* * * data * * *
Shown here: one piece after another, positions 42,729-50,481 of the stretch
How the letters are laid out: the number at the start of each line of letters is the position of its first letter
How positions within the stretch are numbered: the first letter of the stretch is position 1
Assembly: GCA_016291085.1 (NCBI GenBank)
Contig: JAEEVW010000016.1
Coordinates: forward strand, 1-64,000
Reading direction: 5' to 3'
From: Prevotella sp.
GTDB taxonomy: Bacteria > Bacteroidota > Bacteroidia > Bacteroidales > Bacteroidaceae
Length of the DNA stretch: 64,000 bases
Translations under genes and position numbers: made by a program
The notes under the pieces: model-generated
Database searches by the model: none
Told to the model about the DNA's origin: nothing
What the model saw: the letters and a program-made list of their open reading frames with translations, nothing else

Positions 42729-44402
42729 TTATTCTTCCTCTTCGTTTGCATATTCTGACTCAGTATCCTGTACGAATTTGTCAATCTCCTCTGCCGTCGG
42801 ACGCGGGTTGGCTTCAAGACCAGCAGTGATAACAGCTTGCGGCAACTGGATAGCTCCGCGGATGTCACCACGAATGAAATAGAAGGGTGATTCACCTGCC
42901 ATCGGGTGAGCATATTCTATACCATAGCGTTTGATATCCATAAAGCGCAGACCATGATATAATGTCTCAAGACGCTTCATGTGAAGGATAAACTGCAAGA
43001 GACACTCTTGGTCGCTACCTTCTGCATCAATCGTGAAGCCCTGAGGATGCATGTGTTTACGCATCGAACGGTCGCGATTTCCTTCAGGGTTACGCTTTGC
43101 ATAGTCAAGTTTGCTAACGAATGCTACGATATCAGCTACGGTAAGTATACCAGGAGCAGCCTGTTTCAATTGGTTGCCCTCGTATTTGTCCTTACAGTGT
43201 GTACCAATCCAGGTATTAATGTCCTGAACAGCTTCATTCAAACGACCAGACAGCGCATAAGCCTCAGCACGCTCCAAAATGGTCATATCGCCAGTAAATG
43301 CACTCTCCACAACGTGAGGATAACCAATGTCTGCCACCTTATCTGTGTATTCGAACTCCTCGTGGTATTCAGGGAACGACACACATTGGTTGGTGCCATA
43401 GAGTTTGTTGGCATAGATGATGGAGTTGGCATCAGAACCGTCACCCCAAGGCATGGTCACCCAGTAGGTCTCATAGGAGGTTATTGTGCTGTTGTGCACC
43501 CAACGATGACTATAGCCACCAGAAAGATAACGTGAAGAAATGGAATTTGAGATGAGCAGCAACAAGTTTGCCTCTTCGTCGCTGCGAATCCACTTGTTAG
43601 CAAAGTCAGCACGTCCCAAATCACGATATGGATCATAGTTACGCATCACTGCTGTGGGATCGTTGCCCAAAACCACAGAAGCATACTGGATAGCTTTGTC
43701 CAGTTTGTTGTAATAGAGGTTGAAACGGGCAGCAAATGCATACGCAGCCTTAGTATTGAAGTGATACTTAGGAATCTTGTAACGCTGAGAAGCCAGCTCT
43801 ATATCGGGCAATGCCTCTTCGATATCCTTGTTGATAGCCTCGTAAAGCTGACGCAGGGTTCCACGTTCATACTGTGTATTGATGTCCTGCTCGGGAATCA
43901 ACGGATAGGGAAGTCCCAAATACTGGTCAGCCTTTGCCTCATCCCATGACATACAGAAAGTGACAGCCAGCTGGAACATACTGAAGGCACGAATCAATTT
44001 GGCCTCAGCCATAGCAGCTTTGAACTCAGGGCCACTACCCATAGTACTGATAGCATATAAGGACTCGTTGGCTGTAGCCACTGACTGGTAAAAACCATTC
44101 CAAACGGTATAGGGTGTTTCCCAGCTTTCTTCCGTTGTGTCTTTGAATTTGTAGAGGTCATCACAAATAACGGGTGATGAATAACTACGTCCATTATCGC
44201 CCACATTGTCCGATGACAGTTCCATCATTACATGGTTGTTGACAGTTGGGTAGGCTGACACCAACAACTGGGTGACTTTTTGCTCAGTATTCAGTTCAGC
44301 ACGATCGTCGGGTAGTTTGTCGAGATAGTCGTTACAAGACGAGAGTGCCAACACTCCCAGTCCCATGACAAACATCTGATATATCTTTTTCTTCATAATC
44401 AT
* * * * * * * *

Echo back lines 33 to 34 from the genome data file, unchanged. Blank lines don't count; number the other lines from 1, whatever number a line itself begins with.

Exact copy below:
44301 ACGATCGTCGGGTAGTTTGTCGAGATAGTCGTTACAAGACGAGAGTGCCAACACTCCCAGTCCCATGACAAACATCTGATATATCTTTTTCTTCATAATC
44401 AT